The main question this passage answer is, “Why should the church unified?” That’s the question. This passage provides the reason for church unity. I will answer this question with two points.
The first point for you this morning is this: “God’s Love.” This is the large idea for this point, God lavishly showed his love to the Philippians. I get this point from v. 1. So if there is any encouragement in Christ, any comfort from love, any participation in the Spirit, any affection and sympathy
A Divine Framework
In order to understand this verse, we first must tackle a thorny interpretive question. The difficult with this verse is Paul is not explicit with reference to “Who is doing what to whom?” Look at this statement of “any comfort of love.” To complete the idea we have to join it with what Paul says at the beginning of the verse. So it’s like this: “So if there is . . . any comfort from love.” Well, Paul, who is this comfort from? Who is it directed towards? Is he talking about the comfort that God gives? That he gives to the Philippians? That the Philippians give to themselves? What’s he talking about? We run into this same issue with the last statement of “any affection and sympathy.” Is this an affection and sympathy from God to the Philippians? From Paul to the Philippians? Or from the Philippians to themselves? It’s not totally clear who is doing what in this
The way I want to interpret this passage is this. I want us to see all these nouns in v. 1 as blessings from God to the Philippians. There is one main reason for this. To explore this reason, listen to what Jas 1:17 states. This passage reads,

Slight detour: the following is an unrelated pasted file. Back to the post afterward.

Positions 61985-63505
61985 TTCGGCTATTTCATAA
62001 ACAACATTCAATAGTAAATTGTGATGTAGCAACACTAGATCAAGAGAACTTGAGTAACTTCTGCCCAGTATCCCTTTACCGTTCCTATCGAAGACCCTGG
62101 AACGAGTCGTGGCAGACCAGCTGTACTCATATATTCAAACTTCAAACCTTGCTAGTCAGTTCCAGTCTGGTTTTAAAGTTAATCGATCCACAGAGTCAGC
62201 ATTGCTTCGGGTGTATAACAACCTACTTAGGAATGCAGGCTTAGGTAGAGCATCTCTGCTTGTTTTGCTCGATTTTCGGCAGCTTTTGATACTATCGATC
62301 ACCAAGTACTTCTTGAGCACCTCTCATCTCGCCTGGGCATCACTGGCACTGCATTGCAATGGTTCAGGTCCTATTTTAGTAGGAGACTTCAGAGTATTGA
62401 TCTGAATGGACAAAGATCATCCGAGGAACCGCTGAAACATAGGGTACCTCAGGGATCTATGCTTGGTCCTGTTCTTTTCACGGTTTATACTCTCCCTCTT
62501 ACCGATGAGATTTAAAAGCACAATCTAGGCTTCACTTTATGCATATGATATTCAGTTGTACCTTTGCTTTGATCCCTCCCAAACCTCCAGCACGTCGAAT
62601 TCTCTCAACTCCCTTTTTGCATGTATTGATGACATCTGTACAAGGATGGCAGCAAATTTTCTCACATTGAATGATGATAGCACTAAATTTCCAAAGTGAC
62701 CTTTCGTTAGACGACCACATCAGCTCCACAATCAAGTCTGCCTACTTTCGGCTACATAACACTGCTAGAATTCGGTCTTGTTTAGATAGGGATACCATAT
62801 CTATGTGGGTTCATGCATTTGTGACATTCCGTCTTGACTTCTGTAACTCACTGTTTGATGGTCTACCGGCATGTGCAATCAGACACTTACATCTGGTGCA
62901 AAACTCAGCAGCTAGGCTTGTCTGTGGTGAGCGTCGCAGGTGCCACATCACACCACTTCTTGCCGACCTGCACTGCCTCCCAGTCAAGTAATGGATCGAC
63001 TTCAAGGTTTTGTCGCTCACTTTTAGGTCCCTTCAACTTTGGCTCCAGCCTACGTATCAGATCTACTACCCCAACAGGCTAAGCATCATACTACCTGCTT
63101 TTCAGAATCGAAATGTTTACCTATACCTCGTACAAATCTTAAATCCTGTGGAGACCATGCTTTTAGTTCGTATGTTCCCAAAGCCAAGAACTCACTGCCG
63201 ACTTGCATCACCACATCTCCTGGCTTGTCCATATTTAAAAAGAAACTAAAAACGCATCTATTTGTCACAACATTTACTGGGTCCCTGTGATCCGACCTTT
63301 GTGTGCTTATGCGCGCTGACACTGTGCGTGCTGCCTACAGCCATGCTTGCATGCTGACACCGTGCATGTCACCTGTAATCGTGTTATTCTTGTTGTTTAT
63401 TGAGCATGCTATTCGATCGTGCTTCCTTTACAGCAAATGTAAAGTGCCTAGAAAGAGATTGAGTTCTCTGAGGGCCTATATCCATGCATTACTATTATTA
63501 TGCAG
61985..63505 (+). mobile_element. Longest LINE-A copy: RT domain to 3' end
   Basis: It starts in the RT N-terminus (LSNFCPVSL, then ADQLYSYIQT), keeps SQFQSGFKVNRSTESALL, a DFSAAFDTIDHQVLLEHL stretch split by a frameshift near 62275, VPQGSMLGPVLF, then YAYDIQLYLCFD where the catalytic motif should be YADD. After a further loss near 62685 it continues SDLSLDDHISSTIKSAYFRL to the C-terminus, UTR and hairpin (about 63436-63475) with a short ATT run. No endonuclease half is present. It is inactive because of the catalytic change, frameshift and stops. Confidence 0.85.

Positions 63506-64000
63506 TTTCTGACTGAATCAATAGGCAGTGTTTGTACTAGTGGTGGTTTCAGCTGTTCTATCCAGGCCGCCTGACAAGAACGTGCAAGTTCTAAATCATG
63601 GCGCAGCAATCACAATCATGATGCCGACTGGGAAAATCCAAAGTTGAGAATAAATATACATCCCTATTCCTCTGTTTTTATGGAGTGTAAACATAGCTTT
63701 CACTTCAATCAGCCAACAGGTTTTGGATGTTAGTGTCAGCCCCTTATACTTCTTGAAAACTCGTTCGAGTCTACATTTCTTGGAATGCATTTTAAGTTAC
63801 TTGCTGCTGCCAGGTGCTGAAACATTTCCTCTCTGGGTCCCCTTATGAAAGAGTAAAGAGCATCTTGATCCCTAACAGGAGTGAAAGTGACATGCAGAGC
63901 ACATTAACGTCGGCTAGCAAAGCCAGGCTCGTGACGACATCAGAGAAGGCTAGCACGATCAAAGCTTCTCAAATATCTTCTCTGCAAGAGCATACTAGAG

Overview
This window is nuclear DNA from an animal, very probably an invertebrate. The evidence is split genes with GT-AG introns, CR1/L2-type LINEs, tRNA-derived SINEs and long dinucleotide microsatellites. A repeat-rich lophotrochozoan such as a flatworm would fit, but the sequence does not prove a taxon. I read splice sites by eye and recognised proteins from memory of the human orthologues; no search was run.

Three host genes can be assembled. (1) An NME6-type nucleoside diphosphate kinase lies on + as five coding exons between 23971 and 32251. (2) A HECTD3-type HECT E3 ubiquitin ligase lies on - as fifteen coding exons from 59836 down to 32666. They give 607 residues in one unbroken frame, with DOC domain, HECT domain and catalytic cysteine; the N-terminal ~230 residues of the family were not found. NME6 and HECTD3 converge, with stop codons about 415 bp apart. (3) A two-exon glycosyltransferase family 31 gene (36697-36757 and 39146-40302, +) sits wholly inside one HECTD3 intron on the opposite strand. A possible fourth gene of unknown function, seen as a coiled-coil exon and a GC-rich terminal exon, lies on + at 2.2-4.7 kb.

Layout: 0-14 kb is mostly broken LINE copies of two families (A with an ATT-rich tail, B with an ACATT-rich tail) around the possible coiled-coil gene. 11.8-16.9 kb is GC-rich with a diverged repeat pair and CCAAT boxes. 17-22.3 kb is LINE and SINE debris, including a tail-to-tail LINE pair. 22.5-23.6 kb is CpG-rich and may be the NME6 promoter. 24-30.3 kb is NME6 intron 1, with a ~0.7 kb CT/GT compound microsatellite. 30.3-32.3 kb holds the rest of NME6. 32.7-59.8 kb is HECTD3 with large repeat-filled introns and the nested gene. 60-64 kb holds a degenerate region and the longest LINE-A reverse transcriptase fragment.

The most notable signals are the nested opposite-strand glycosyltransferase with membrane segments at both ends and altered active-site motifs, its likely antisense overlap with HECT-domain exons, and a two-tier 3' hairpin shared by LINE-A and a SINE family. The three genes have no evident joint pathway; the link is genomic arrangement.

Every good gift and every perfect gift is from above, coming down from the Father of lights, with whom there is no variation or shadow due to change.
What meaning of this passage is simple: anything good we experience ultimately has its origin in God. Every good thing we have, or experience is, whether directly or indirectly, from God. With that in mind, look again at our passage, Phil 2:1. Are the nouns of our passage—encouragement, comfort, participation in the Spirit, affection, and sympathy—good things are bad things? They are good things, obviously. And if there are good, therefore, they are from God. Pretty simple. Even though it’s not specified in the passage that these are from God, theologically we know that they are. These blessings are from God directed towards the Philippians.
Now look with me at the second word in 2:1. Here we have this word “if.” “If” are always followed by “thens.” The “then” that is implied is found in v. 2. The idea here that Paul is stating is, “If these realities are true in v. 1, then do what I say in v. 2.”
However, this “if” throws us off because an “if” can be hypothetical. That is, “if” also include the idea of “if not.” And when we read this passage, we ask, “What do you mean, Paul? There’s not ‘if’ regarding God’s blessings. God has tremendously blessed up.”
Paul is not calling into question God’s blessings towards the Philippians. No. What we see in English is not the best way to understand the Greek here. Another way to understand what Paul is saying is to understand the “if” as a “since.” So, “So since there is encouragement in Christ, comfort from love, participation in the Spirit, affection and sympathy.” Or, maybe even clearer for us, switch the word “if” for “because.” “So because there is encouragement in Christ, comfort from love, participation in the Spirit, affection and sympathy.” That’s the idea Paul is arguing here.
Now we look at these blessings. Before we proceed, I want you to notice that Paul’s point is largely one based in . Paul does not present a tight logical argument here. He is not mainly appealing to the mind, but rather the heart. the We will take them one by one.
“Encouragement in Christ”
The first blessing that God gives in this passage is “encouragement.” This word refers to the lifting of one’s spirit. It means comfort or consolation. For the Philippians, they were suffering from persecution. Paul mentions that in the last verse of Chapter 1. Paul is speaking of God’s comfort, his lifting of their spirits in light of the difficulty of their circumstances. This comfort is experienced in relation to Jesus Christ. That what that